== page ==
Sometimes couples who divorce decide to get back together again. They may even wish to remarry for a variety of reasons, including having children together, religious or traditional views, taxes, or handling property and bills. Do they just get married again, like they did the first time? Yes, they can certainly do that.
A reunited couple can get married again, either by a religious or civil ceremony. They can spend money for another wedding of any size and amount. Pledging their wedding vows again may be very important to them.
Another option is elopement. Elopement can be as spur of the moment as a couple wishes. It is easier than planning a wedding. It can also be a cheaper option, or as extravagant as the couple wishes.
There is another option, which is to annul the divorce. Yes, you read that correctly. Annul the divorce.
What is a divorce annulment?
To compare and contrast the idea, some marriages are annulled. One case of an annulment which may be familiar to many is Britney Spears’ first marriage. Apparently Britney and her new husband realized their hasty wedding was a mistake almost immediately. The marriage was annulled, so it is like they were never married. It never happened. They got a “do-over.”
A divorce annulment is the same principle, but for the opposite goal. A couple who has been granted a divorce annulment is legally married. It is as if they were never divorced.
If interested in more information, check with an attorney on local procedure for filing and obtaining a divorce annulment. In this area in Kentucky, an agreed motion is filed with the clerk of the court where the divorce was granted. This motion includes facts of the timeline – when and where the parties were married, and divorced. It also sets out the parties’ agreement that they want the divorce annulled, and wish to be restored to the status of married persons. It is signed by both parties with their signatures notarized.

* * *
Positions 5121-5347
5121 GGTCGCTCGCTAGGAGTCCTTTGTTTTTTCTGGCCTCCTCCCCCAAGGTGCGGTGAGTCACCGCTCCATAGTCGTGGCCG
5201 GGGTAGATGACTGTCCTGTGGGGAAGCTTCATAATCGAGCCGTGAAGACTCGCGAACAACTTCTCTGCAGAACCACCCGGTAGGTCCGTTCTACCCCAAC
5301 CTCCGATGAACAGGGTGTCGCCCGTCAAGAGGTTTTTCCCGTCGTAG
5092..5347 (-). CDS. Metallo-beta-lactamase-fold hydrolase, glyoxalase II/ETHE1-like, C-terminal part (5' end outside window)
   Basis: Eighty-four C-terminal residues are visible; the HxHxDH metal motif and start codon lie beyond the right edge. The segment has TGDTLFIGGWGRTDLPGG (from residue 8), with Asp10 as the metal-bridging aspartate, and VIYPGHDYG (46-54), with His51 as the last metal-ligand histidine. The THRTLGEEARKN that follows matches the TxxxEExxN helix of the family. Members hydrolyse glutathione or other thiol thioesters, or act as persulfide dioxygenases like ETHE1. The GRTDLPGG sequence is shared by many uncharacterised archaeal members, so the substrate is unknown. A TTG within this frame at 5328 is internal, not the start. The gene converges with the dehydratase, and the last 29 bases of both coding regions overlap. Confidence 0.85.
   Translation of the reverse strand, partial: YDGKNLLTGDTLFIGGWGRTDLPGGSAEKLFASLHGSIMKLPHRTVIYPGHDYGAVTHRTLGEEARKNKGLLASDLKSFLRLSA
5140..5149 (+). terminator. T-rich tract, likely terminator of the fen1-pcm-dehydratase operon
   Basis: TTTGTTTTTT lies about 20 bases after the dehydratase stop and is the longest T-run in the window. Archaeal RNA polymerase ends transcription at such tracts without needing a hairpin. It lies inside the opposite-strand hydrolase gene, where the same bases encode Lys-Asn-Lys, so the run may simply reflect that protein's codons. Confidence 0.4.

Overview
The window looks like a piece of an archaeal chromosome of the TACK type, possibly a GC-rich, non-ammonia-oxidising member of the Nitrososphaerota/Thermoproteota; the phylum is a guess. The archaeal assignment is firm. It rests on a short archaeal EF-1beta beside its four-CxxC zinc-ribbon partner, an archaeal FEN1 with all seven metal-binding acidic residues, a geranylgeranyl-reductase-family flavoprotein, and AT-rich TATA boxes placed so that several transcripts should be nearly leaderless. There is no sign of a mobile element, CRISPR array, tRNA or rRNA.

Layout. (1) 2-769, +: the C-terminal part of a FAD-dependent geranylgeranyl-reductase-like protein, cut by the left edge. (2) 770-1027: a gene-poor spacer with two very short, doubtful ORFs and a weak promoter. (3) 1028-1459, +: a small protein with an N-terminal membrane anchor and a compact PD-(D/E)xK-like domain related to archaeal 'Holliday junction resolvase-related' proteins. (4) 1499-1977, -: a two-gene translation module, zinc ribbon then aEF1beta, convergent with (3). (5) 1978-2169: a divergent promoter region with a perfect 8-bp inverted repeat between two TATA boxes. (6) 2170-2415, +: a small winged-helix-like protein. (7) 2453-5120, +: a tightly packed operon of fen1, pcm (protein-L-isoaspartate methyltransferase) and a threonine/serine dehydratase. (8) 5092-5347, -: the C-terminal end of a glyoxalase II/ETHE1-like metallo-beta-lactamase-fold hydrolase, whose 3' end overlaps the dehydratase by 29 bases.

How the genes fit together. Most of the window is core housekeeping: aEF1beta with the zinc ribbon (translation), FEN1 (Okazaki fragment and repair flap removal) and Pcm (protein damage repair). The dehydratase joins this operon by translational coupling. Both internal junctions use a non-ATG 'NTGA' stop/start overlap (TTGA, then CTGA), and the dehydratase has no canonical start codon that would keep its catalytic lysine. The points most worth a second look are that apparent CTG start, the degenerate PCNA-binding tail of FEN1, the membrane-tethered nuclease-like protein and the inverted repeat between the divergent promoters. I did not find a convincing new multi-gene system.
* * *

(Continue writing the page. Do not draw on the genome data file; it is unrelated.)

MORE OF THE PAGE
Since the couple is in agreement, a hearing may not even be necessary. If no hearing is required, the agreed motion is filed with a tendered order. The clerk locates the divorce file, and gives the file along with the motion and order to the judge for his consideration and signature.
When the order is signed and entered into the court record, the couple is officially married. Each of them is restored to the status of a married person. It is as if the divorce never occurred. It is rather interesting when you think about it; technically I suppose we shouldn’t call this current status a remarriage, or even married again. They have simply been married the whole time. Allowed “do-overs” are nice.
Depending upon individual circumstances, it may be necessary to provide a copy of the order to agencies or companies as proof of the annulment. For example, if the couple filed their taxes separately the year before, they may need to furnish proof to the IRS. Reestablishing marital property may be another reason.
Thus, couples have a few preferences and options to consider when making their reunion legal. As mentioned above, restating vows may be very important to some couples. On the other hand, annulment of a divorce can be pretty special too, particularly for couples only married once. It means they are still bound by their one, and only, marriage partner. The divorce is erased, so it’s true. It affects statistics as well – children of such a couple can state their parents are still married. That’s quite an accomplishment these days.